July: My hair is natural and pretty fantastic.  I like it.  I really like colouring my hair for fun, but feel much better not HAVING to colour my hair to hide the grey or maintain a shade that isn't mine. Natural hair colour has far more depth and shade going on--I'm a hand-dyed yarn compared to a commercially-dyed one :)

I also like the quiet (or perhaps not so quiet) fuck you to gendered ideas about aging that comes with showing my grey.  I was referred to as "the silver haired woman" recently and after the hit of feeling old, I decided it was an okay description because there aren't many silver-haired 45 year old women around. 

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If I get bored, I can add some colour.  Something fun and completely unnatural.  I'm thinking electric blue.  

 

 

*I just have to say that those books and that movie have totally messed with my desire to use the term shades of grey to refer to my hair.  A quick google tells me that grey is the newest trend and all the cool kids are dyeing their hair.  WTF?


Challenge and Reward


I had a challenging week. The good kind of challenging where I got to stretch myself, try new things, learn stuff and remember that I really like my job. But it was also a sixty hour week where I was ON for three days and I was exhausted at the end.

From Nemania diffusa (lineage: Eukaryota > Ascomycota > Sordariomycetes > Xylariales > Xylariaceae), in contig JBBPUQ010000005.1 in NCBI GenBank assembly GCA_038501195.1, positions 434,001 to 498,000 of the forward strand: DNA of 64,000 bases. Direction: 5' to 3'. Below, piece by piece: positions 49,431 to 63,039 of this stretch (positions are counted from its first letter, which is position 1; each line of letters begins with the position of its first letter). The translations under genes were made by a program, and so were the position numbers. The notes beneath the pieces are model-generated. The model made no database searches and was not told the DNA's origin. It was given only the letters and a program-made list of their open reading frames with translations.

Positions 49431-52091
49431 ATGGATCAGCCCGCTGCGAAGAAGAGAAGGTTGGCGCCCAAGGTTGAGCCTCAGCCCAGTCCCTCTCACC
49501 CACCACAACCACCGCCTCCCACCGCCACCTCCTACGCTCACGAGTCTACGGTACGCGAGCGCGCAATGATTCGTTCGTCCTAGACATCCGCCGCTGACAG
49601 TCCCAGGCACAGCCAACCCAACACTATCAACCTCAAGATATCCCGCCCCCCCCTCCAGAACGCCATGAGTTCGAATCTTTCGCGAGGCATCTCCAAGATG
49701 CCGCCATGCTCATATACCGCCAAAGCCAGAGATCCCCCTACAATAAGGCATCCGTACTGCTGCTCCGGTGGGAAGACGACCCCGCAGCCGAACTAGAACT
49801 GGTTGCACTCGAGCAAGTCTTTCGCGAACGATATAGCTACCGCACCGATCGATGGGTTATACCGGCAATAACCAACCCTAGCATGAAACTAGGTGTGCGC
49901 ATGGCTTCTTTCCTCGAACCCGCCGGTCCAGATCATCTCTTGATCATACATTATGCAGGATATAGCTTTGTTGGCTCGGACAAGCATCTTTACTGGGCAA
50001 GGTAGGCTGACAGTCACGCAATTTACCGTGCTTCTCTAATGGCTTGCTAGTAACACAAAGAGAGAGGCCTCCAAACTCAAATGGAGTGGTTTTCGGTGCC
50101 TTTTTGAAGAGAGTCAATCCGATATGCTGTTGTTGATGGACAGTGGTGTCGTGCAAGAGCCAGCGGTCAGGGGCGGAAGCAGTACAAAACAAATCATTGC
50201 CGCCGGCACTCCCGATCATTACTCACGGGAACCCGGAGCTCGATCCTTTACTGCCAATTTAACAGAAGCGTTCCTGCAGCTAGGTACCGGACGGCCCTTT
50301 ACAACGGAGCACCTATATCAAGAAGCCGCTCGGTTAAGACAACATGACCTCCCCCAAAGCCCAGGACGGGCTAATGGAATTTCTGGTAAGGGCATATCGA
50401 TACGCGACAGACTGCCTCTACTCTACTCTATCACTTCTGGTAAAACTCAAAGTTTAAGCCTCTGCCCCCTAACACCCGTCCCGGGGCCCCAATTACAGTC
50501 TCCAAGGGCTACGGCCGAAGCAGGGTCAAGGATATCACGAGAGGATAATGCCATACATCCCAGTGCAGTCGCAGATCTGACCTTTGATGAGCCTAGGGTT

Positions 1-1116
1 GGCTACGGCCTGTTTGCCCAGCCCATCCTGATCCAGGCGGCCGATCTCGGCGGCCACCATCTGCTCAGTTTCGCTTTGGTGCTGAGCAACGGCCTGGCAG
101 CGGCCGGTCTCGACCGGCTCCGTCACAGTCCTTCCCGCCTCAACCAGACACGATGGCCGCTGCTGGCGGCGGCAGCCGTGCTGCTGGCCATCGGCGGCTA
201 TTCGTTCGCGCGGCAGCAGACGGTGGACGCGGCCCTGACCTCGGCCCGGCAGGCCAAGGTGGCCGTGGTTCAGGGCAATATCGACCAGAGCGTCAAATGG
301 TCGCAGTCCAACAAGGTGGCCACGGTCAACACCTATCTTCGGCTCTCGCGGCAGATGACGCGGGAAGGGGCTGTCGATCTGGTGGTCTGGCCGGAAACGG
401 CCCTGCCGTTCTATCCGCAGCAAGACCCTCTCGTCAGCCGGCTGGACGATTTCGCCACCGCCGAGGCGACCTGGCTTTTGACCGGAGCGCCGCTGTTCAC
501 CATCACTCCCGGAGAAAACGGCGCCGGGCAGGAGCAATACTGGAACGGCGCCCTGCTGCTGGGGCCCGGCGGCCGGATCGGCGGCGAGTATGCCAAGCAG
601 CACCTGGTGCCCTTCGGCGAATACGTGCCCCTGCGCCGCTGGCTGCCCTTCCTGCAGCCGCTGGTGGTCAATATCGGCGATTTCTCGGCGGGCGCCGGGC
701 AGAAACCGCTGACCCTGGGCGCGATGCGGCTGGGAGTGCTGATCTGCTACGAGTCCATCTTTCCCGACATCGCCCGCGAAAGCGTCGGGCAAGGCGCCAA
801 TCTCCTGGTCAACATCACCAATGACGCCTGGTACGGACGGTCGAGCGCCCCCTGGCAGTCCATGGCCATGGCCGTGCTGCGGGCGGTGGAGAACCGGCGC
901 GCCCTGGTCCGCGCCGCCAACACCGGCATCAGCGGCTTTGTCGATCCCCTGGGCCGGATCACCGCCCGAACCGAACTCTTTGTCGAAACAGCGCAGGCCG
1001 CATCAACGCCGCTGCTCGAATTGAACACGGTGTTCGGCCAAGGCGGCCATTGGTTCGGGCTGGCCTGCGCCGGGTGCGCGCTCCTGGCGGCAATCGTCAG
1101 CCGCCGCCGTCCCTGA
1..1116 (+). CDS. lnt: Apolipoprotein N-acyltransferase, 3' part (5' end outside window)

I dragged myself to The Knitter's Frolic and I'm glad I did. Being around knitters and the yarn was restorative. I got to see my knitting peeps and get inspired with new yarn and projects.

I'm sorry if I didn't chat very much when I saw you. I was seriously done with being social. I actually used up all my extroverted self (and if you know me, you'll find that staggering). We should get together and knit some time and I'll make it up to you.

My favourite purchase was a Tornadoz gradient box from Indigodragonfly.

The colours glow. I started an easy cowl and am in the second colour already. I needed a new project to celebrate Spring and getting through my challenge. (It doesn't glow in the dark though--trust me it's beautiful.)

 



Slow Scarfing

I'm a product knitter. I like having finished pieces. I like blocking and seaming and weaving in ends because they represent getting something done, and the opportunity to start another new project.